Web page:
Casnocha and Hoffman's portrayal of prospects for those entering the workplace today is potentially frightening, but the book isn't depressing. In fact, it's often reassuring and inspiring. For example, one useful exercise involves identifying your Plan Z - that is, a lifeboat option if your current career or career plan fails. Realising you could see "getting a job at Starbucks and moving back in with your parents" not as a dead end but as something to "keep you afloat while you relaunch yourself on a brand-new voyage" would certainly help put a positive spin on a dispiriting stack of rejection letters, an uninspiring job, or a head full of career angst.
And the book's sunny Californian optimism is sometimes just plain fun. Sick of ploughing through Excel spreadsheets, or making the tea? That's ok, because you have your "experimental side project" to work on in the evenings and at weekends, and if you've been paying diligently into your "interesting people fund", you might have enough cash by now to get that plane ticket and head off to that conference on clean technology, or to buy a nice lunch for that exciting person in an "adjacent professional niche". In all seriousness, even if you're not chartering a private jet or chairing high-powered meetings just yet, thinking like a chief executive or a "flexibly persistent" entrepreneur surely can't hurt, and might even help you become one.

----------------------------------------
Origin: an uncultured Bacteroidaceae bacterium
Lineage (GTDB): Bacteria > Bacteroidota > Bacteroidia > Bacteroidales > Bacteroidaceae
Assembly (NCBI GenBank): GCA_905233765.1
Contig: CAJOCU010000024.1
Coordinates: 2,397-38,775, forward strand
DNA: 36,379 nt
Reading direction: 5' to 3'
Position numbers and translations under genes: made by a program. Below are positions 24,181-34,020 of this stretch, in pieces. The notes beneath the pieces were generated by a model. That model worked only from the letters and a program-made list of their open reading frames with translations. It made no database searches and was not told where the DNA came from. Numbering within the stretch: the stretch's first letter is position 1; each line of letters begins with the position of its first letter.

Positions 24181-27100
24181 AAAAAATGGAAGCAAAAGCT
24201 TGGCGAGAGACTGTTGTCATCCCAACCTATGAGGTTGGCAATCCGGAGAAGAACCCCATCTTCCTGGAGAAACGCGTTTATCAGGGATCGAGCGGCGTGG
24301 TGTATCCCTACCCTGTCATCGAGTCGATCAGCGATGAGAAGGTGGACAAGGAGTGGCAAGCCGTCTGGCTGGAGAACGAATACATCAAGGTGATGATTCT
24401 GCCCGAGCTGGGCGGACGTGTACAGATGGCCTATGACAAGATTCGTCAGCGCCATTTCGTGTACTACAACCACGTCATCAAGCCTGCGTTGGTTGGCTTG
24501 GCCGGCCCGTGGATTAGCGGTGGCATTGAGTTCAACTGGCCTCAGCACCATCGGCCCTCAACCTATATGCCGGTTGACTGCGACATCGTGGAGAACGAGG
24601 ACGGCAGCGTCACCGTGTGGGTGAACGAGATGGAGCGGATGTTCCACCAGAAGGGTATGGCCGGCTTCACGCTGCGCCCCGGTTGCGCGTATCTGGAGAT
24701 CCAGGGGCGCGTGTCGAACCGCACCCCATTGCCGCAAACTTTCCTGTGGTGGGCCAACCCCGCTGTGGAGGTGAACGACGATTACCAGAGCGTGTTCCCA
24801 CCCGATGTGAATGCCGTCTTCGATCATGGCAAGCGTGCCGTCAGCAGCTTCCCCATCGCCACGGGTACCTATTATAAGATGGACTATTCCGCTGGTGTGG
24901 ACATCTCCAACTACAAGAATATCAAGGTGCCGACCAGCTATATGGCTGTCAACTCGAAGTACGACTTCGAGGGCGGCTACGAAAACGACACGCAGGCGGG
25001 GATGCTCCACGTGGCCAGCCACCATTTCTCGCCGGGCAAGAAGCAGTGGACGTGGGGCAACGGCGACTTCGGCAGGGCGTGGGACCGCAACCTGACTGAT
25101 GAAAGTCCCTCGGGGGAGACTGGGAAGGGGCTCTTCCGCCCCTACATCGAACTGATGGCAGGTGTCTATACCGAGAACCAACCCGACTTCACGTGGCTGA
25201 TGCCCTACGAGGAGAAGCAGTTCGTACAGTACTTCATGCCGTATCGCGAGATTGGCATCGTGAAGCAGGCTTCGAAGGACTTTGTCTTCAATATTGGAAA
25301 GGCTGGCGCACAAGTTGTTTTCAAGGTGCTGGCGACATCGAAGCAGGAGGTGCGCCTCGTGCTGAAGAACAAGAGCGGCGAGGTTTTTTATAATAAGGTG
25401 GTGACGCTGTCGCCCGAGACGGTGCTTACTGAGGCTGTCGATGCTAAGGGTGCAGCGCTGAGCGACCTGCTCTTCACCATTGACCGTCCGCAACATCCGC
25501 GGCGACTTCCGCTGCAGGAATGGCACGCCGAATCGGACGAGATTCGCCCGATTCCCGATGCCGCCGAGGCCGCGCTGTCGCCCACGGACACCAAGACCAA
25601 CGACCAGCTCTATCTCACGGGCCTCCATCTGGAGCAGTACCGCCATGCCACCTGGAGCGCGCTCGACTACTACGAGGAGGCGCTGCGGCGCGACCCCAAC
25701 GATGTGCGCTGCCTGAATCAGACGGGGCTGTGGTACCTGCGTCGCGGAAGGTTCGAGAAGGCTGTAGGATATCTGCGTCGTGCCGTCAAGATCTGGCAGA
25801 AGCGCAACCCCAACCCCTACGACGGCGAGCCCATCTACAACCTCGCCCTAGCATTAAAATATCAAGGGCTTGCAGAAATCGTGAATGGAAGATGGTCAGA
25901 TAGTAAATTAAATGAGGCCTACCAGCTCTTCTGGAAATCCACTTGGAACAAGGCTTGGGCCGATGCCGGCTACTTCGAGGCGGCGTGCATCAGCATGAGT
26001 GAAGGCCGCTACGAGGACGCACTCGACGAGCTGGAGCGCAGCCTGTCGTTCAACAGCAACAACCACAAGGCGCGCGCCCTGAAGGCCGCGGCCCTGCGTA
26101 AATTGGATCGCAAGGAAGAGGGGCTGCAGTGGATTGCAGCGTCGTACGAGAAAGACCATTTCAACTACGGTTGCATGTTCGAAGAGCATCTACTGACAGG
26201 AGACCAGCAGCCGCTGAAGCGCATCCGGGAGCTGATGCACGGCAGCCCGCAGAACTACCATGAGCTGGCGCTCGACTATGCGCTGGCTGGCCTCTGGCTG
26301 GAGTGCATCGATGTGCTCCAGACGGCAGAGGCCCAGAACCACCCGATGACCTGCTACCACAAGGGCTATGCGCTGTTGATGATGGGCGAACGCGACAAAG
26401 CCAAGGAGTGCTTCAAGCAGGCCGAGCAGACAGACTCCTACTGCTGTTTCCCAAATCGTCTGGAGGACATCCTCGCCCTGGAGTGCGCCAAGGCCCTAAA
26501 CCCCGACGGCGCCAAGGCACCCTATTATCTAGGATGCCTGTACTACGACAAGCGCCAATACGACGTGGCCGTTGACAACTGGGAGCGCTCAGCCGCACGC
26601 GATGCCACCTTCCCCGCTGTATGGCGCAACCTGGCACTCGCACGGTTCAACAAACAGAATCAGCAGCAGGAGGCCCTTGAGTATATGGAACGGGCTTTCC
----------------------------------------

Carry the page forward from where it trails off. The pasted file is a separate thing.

The plan of action the book advocates to help you progress in your career is rather heavy on networking, which is only to be expected as one of the authors, Reid Hoffman, is the founder of LinkedIn. However, I suspect some of the tips for "relationship building in professional life" are likely to work much better if you're lucky enough to spend your time with relaxed and open-minded Californians rather than grumpy and cynical Brits. But networking is undeniably important, and the book does provide some useful insights - for instance, that your second degree connections are much more likely than your closest friends and current colleagues to provide you with new career information or an exciting job opportunity.